Ambohimanga, Madagascar

In 2003 a remarkable partnership was formed between Dr Alison Jolly, a Lewes based primatologist specialising in the social behaviour of lemurs in Madagascar, and Dr John Parry of the Railway Land Wildlife Trust, both of whom saw huge value in small nature reserves. Alison was among the first to argue that conservation must recognise the needs of local people.  She nurtured students in Madagascar and brought a leading researcher, Dr Hanta Rasamimanana, to Lewes where they visited the Railway Land.  This was insightful for all, and led to a conservation project in Madagascar that the Trust sponsored between 2011 and 2021.

Alison Jolly with Lemurs

Picture Dr John Parry

Dr Alison Jolly

Ambohimanga Hill

When Hanta visited the Railway Land in 2011, she was uncharacteristically incensed: “How dare you say we must save pristine forests, and forbid hungry people to use their ancestral land because it is Madagascar’s original forest! The South Downs looks just like our rainforest hills after they have been cleared for grazing. Your scientists even admit that they have to keep vigilant that the South Downs don’t go back to growing brambles and then their original trees!”

Nonetheless, Hanta could see parallels between Ambohimanga and the Railway Land, and the value to local people of a nature reserve that they can access easily., especially when this is backed up with educational and engagement activities.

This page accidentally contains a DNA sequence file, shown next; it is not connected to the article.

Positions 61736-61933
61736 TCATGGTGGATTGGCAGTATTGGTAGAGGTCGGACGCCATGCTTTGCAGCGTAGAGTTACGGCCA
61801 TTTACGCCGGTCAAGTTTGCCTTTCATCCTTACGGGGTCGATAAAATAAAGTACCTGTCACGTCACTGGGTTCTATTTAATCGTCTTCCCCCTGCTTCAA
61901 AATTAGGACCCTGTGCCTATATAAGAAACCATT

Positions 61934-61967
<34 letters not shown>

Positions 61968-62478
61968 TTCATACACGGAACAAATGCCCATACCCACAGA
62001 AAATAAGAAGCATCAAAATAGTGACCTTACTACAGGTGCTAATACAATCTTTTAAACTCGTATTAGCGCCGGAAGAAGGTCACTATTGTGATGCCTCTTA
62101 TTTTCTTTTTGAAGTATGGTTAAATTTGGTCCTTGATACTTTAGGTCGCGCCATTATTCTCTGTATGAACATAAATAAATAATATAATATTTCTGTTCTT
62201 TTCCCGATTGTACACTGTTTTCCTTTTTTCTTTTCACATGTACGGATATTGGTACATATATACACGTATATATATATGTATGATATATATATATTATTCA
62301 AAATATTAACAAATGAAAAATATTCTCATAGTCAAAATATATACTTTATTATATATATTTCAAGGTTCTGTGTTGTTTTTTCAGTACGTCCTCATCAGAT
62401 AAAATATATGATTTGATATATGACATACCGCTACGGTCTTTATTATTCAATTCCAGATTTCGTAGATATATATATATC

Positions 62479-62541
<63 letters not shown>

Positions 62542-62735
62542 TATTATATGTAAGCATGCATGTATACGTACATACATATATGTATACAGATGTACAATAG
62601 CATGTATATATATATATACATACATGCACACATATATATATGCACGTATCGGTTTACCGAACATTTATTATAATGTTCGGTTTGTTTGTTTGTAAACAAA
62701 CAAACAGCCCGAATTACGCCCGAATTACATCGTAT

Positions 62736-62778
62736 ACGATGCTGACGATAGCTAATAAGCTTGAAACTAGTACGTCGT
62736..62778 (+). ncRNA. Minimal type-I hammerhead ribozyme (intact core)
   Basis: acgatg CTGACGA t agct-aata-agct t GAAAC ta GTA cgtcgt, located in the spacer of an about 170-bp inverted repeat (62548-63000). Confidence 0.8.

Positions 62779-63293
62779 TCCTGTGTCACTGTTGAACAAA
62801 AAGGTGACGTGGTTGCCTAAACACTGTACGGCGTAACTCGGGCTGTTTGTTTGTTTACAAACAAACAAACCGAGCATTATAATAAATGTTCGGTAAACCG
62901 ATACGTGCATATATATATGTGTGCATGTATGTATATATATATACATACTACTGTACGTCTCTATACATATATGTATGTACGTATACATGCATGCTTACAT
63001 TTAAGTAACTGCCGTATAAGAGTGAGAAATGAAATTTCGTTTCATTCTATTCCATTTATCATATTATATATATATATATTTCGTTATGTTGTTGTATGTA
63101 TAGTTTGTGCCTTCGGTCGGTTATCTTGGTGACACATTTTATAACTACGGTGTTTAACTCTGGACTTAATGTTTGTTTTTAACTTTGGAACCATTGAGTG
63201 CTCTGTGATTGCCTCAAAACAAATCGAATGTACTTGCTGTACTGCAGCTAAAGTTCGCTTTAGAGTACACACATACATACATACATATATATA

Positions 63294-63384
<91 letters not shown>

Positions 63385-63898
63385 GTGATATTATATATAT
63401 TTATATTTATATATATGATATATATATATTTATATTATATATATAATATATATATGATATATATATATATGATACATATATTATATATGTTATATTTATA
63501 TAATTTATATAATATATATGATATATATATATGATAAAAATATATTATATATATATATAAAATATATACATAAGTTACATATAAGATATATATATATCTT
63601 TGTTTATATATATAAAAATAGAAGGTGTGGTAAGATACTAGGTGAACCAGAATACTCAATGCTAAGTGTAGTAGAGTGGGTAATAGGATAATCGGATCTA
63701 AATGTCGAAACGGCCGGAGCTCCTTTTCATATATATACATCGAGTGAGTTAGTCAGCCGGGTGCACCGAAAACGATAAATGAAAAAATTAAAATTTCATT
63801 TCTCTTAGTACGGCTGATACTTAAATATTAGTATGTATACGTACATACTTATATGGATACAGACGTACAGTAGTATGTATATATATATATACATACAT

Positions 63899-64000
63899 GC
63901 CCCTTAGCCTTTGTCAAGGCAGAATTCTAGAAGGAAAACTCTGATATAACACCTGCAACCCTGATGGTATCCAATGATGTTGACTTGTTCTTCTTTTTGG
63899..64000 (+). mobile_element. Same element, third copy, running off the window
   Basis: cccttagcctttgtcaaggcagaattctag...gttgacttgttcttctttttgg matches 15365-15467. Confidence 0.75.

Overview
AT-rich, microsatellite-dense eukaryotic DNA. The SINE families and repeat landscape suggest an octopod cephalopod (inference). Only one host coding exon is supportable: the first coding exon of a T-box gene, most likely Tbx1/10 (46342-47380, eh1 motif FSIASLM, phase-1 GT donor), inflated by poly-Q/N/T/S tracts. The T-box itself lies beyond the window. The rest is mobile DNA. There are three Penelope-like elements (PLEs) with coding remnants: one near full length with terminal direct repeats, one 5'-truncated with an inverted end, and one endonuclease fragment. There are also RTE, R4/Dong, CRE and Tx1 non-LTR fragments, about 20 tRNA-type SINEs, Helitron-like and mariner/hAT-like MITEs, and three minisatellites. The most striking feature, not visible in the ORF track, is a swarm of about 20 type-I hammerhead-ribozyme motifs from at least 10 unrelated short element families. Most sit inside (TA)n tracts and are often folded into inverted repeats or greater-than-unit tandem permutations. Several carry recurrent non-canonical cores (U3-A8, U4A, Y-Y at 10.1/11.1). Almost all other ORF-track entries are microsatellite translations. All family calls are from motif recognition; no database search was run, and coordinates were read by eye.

As it happens, one of the last bits of original forest on Madagascar’s plateau is only ten minutes’ drive from Hanta’s house, 20 km from the capital Antananarivo, and one of the few “tourist” sites that Malagasy willingly visit.  This is Ambohimanga, the “Blue Hill”, not called blue because of its forest, but because blue is the colour of sacred and noble things.  Ambohimanga is the seat of Kings and Queens.

Ambohimanga Hill

Dr Hanta Rasamimanana, Picture Dr John Parry

So the Trust supported Hanta with a ten year grant, from 2011-2021, to enable her to work with local people in integrating conservation and community development in and around of Ambohimanga’s forest.

Since 2012, the range of work carried out by Hanta and her students has been vibrant and illuminating. Initial fieldwork to deepen local understanding of the site – both ecologically and in terms of how it is used by local people and visitors from further afield - has led to projects in primary education, to the signposting of paths through the forest and tours being given in cooperation with the Ambohimanga Palace guides, and to the advancement of knowledge about grass species that might protect the forest from fire.

Ambohimanga Hill
Ambohimanga Hill

More recently, the project has employed a member of staff to progress future plans. These plans are  exciting and combine scientific research with education, training and the development of sustainable incomes for local guides, based on a deeper understanding and appreciation of the forest.

Picture Dr John Parry

Hanta's work in providing inspirational educational visits as well as the support for local people to develop sustainable livelihoods continues to go from strength to strength. In 2021 the NGO  Fanambinantsoa was established with the aims of:

  1. Education

    • Teacher training

    • Educational visit for primary, secondary and university students

    • Community education (including parents)

  2. Socio-economic development

    • Support for income-generating activities: beekeeping, food processing, etc.

    • Creation of local activities: hygiene, sanitation… .etc.

    • Professionalization of the profession

  3. Conservation

    • Visit of cultural and natural heritage

    • Preservation and restoration of natural and cultural heritage

You can see the Fanambinantsoa website here